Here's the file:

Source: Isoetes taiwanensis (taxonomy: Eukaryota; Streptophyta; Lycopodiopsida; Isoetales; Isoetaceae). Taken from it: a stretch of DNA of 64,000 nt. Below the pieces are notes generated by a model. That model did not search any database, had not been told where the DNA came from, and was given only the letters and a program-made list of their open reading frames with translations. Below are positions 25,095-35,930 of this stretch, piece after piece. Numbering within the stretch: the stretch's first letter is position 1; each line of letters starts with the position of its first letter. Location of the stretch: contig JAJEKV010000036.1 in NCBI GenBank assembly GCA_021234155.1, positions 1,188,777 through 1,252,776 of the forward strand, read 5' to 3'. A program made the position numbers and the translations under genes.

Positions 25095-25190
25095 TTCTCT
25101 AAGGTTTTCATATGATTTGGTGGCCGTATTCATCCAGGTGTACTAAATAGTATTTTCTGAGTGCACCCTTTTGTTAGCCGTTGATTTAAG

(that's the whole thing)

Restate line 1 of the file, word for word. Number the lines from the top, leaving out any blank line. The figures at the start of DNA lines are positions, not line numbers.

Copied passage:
Source: Isoetes taiwanensis (taxonomy: Eukaryota; Streptophyta; Lycopodiopsida; Isoetales; Isoetaceae). Taken from it: a stretch of DNA of 64,000 nt. Below the pieces are notes generated by a model. That model did not search any database, had not been told where the DNA came from, and was given only the letters and a program-made list of their open reading frames with translations. Below are positions 25,095-35,930 of this stretch, piece after piece. Numbering within the stretch: the stretch's first letter is position 1; each line of letters starts with the position of its first letter. Location of the stretch: contig JAJEKV010000036.1 in NCBI GenBank assembly GCA_021234155.1, positions 1,188,777 through 1,252,776 of the forward strand, read 5' to 3'. A program made the position numbers and the translations under genes.